Re: Lithuanian and Latvian words for water deriving from different grades?
- --- In email@example.com, "dgkilday57" <dgkilday57@...> wrote:
>I don't think anyone is posing as a lexicographer. Wiktionary properly displays the diacritics you mention, but I did not copy them here, because I was afraid the messaging system will mangle them anyway, and I did not know the conventions how to properly "transliterate" them to pure 7-bit ASCII to be on the safe side. (I tried to find a "how to" manual regarding this for newbie Cybalists like me, but was not successful...)
> --- In firstname.lastname@example.org, "r_brunner" <rbrunner@> wrote:
> > Wiktionary gives 'vanduo' as modern Lithuanian for 'water', and 'udens' as the corresponding Latvian word. In both etymologies the same Proto-Balto-Slavic root of *wondor is given.
> > [...]
> The Latvian word has a circumflex over the first vowel, which is therefore long and cannot represent zero-grade PIE *ud-. It escapes me how anyone posing as a lexicographer can neglect diacritics. The Lithuanian word also has a circumflex over the last vowel. It points to a protoform with nom. sg. *wondo:r, obl. sg. *wonden-, but other BS lgs. do not have the same inflection. For starters see Pokorny, IEW 79-80, and references.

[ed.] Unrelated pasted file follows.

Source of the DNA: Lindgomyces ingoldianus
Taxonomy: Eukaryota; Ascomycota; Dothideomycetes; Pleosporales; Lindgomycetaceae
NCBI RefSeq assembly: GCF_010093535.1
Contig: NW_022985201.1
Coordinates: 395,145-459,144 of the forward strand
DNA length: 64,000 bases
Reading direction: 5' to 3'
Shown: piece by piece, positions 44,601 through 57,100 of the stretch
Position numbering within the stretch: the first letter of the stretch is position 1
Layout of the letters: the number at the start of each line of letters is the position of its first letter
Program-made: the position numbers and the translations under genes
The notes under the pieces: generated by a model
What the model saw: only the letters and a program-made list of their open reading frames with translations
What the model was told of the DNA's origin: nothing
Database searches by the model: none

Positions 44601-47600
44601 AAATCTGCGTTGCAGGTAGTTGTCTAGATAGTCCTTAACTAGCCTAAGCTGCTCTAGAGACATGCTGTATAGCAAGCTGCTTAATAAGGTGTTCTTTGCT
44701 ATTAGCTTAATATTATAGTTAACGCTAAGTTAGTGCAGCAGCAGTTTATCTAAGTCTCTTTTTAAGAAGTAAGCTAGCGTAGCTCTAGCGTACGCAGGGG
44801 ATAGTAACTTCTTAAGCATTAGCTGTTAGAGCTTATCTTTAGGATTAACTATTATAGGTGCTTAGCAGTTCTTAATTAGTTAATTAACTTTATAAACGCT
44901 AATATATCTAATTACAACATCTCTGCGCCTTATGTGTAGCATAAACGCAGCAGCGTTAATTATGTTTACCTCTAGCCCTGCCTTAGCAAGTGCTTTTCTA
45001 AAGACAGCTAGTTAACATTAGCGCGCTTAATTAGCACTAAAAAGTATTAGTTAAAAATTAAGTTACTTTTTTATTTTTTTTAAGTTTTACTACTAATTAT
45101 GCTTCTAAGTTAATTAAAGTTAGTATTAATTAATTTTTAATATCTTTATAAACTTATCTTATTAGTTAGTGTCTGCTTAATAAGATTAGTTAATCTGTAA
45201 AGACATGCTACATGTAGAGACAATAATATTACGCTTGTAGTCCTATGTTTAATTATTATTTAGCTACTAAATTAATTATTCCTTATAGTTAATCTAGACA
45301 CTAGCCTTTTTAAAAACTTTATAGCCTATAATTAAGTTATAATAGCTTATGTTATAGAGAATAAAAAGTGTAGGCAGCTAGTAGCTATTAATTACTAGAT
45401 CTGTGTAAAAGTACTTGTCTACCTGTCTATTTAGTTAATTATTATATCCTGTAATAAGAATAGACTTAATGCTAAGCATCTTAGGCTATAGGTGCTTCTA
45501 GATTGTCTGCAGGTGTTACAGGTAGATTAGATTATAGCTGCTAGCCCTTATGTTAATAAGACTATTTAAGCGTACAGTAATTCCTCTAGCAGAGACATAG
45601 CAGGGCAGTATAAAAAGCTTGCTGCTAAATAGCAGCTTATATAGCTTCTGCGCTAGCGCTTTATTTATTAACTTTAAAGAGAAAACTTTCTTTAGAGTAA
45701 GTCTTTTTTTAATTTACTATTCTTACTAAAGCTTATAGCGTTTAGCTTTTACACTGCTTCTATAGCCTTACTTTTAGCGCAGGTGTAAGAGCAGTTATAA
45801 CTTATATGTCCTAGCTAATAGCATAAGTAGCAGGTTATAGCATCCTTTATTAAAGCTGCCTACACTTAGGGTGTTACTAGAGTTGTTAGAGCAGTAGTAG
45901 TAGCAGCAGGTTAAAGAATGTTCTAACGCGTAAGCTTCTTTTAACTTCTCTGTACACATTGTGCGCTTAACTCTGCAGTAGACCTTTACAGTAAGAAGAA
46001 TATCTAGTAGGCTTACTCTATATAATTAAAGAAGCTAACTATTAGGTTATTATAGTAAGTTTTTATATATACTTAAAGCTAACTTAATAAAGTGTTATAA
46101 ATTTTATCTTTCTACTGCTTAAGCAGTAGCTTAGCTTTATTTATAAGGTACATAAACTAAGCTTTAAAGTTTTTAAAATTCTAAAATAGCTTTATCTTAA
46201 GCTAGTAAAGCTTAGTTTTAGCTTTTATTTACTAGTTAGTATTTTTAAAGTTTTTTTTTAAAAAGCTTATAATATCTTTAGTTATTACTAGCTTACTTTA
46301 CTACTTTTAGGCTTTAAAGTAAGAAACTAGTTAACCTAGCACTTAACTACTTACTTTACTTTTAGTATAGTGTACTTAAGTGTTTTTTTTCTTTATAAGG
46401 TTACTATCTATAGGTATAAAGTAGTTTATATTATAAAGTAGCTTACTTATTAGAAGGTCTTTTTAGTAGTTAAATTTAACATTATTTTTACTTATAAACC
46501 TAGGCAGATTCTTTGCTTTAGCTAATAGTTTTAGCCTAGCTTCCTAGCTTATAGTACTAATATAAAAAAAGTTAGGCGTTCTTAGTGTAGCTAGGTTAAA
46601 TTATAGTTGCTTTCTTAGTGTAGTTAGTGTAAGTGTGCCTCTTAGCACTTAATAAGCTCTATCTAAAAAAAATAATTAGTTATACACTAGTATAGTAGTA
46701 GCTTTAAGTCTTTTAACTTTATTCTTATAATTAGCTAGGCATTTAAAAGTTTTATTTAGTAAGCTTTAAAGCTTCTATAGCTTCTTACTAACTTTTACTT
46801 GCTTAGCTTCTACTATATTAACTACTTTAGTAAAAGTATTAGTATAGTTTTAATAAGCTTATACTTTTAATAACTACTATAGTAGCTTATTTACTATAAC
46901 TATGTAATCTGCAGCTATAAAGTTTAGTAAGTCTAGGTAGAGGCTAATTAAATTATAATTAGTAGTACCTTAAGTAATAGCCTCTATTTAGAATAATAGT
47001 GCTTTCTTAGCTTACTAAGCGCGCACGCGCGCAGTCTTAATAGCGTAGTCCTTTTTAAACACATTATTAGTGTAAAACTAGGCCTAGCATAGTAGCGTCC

For you it may be perfectly clear that vowel length, indicated by that macron (not circumflex) on the u of the Latvian word, completely rules out derivation from *ud-, but both things are interesting news to this humble beginner - thanks!
- --- In email@example.com, "Sergejus Tarasovas" <sergejus.tarasovas@...> wrote:
>I stand corrected, and I had no business criticizing Wiktionary for dropping diacritics in the first place.
> --- In firstname.lastname@example.org, "dgkilday57" <dgkilday57@> wrote:
> > The Latvian word has a circumflex over the first vowel, which is therefore long and cannot represent zero-grade PIE *ud-.
> Well, formally, it can - the broken tone (ûdèns) is exactly what one would expect to develop before an Indo-European media (*d) by Winter's Law in a word of a mobile accentual paradigm. (Had it belonged to an immobile one, one would expect the sustained tone thus still a long vowel).